In St. Matthew’s gospel, we are introduced early on to the person of Joseph, the husband of Mary, whom the evangelist describes as a “righteous” or “just” (Greek: d??a??? Latin: iustus) man. In context, we infer that Joseph, who scrupulously observed the Law of Moses, was also a compassionate man, and did not wish to cause Mary any embarrassment due to the unusual circumstances in which she found herself. In a secular context, “righteous” suggests that Joseph was a virtuous individual, in whom the various moral “excellences” (courage, temperance, justice, and prudence) coalesced. That is quite an accomplishment for anyone, whether an emperor, like Marcus Aurelius, or a simple carpenter from Nazareth. It means that one pursues a life of moderation, in which human desire is guided by reason and good judgment.
The image on our parish bulletin this week, entitled “St. Joseph Leading the Infant Jesus,” comes from the Renaissance painter Juan Sanchez Cotan. Notice that, despite his diminutive stature, the child Jesus is playfully handling an “orb,” that is to say, creation, in one hand, while he is firmly grasped by Joseph on the other. It does not diminish Jesus’ divinity or authority in the least that, as a human being, he learned to walk the “middle way” (via media) under the guidance of his foster father. Indeed, as the Catholic Catechism points out (CC 531): “Jesus’ obedience to his mother and legal father fulfills the fourth commandment perfectly and was the temporal image of his filial obedience to his Father in heaven: ‘Not my will . . . ”
With the image of a strong but tender father in mind, we honor those men who incarnate the paternal love of God in the world: fathers, grandfathers, great-grandfathers, godfathers, step fathers and, like Joseph, foster fathers. With their wives, fathers participate in the generative power of God to “transmit human life and to educate their children. . . cooperating with the love of God the Creator” (CC 2367). Fathers do not simply bring new life into the world; they protect, guide, teach, love, and forgive their children, showing them how to live a life that is worthwhile, generous, and noble.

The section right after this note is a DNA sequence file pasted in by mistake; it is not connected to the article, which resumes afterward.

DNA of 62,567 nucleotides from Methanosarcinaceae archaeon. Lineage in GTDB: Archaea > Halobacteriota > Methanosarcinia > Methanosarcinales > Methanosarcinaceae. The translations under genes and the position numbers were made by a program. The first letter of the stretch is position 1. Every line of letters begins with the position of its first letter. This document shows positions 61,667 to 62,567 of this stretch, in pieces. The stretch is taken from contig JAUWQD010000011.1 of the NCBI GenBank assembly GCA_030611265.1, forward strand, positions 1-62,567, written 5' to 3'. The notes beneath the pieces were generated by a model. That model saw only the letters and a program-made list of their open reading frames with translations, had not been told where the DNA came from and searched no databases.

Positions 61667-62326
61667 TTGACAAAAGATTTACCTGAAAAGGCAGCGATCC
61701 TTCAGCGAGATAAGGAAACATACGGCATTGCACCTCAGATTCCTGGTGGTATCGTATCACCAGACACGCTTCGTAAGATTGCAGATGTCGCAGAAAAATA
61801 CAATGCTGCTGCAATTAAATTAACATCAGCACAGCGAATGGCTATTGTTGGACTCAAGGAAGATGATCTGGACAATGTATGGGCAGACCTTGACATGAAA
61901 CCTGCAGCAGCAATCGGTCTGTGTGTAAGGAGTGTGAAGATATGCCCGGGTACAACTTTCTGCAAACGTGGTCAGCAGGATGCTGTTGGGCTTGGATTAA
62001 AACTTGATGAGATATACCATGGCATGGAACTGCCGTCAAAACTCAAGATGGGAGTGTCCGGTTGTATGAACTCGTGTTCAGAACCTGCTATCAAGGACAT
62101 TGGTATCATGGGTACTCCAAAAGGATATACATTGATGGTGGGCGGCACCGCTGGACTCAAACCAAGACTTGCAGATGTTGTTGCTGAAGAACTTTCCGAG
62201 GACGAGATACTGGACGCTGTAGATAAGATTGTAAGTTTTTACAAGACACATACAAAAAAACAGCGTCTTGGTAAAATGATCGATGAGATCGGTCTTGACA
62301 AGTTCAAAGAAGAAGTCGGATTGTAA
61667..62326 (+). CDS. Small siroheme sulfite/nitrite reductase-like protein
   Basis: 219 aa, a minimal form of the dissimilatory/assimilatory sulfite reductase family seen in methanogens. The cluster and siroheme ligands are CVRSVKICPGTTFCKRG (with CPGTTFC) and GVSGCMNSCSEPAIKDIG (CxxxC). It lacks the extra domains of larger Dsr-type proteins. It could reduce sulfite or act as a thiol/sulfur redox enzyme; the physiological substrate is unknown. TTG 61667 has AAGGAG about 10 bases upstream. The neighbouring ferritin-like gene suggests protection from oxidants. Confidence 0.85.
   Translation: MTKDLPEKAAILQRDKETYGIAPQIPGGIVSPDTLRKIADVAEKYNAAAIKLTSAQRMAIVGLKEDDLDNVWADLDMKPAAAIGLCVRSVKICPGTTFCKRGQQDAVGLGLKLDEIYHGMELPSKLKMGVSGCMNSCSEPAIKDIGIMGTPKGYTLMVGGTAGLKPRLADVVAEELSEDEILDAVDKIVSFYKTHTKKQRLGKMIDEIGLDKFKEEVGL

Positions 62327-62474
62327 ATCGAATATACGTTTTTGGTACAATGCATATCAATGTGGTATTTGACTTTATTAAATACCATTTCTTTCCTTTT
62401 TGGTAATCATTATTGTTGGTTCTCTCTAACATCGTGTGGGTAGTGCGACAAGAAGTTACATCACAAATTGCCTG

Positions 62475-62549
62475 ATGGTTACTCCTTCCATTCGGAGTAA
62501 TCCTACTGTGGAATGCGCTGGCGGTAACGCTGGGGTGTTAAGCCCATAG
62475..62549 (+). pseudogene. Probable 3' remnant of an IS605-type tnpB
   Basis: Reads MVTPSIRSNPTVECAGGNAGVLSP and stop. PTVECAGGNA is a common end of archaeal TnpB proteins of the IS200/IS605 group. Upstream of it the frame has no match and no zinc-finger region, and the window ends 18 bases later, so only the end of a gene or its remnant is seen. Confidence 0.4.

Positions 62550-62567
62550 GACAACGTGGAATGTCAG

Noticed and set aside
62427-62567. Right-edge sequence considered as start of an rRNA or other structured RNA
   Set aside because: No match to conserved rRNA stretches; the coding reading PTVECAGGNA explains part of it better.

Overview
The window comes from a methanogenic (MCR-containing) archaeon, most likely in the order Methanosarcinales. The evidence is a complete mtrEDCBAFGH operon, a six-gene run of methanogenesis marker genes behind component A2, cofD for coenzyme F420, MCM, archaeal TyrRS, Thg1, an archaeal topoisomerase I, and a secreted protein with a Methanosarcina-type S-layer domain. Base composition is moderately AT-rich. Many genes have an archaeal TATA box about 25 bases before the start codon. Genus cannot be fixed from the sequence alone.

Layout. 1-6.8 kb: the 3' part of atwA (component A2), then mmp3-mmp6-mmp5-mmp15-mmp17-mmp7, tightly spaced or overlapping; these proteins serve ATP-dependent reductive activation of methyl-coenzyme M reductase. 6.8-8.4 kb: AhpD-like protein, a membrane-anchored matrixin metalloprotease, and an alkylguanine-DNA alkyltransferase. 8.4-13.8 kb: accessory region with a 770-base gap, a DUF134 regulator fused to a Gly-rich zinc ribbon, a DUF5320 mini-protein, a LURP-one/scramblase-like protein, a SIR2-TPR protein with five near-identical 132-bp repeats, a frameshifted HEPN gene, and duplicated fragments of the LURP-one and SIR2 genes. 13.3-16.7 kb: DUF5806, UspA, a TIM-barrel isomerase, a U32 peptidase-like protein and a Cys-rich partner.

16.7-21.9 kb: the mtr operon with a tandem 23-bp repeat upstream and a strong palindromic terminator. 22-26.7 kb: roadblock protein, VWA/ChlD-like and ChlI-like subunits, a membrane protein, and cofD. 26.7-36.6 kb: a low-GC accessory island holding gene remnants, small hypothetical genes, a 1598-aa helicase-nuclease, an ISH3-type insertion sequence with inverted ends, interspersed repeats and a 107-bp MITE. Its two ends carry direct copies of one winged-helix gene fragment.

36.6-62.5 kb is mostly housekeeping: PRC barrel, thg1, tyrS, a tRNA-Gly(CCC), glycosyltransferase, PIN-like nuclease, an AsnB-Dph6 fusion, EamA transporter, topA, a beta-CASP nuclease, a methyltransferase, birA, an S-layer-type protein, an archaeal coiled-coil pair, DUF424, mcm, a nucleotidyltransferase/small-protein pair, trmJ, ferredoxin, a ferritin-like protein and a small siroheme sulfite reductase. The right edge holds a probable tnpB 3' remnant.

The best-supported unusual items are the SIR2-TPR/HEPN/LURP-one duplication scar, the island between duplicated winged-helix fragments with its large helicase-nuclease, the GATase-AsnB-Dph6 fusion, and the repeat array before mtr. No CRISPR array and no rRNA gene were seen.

It is, of course, risky to assign different kinds of virtues to individuals on the basis of their being fathers or mothers. Still, could one argue that, in general, mothers foster in their children a sense of hearth and home, whereas fathers prepare them to make their way in the world beyond the home?
In seeking a tribute to my own father for his funeral, I came across a wonderful quote on the subject of fatherly love by, of all people, Rene Descartes, the “father” of Modern Philosophy. Though not himself a father, Descartes articulates a poignant insight regarding the attitude of fathers toward their children, one that is entirely free of self interest. Does this resonate with you?
On the other hand, a good father’s love for his children is so pure that he desires to have nothing from them, and wills neither to possess them otherwise than he does nor to be joined to them more closely than he already is; instead, considering them each as another self, he seeks their good as his own, or with even greater solicitude, because he prefers their interests to his, and is not afraid to lose himself in order to save them. The affection people of honor have for their friends is of this same nature, though it is rarely so perfect.
I’ve often wondered how the philosopher who declared “I think therefore I am” knew Joe Valentine so well. I’ll be forever grateful, however, that he captured the essence of my own Dad’s love more elegantly than I ever could. To all these great men, living and deceased: Happy Father’s Day!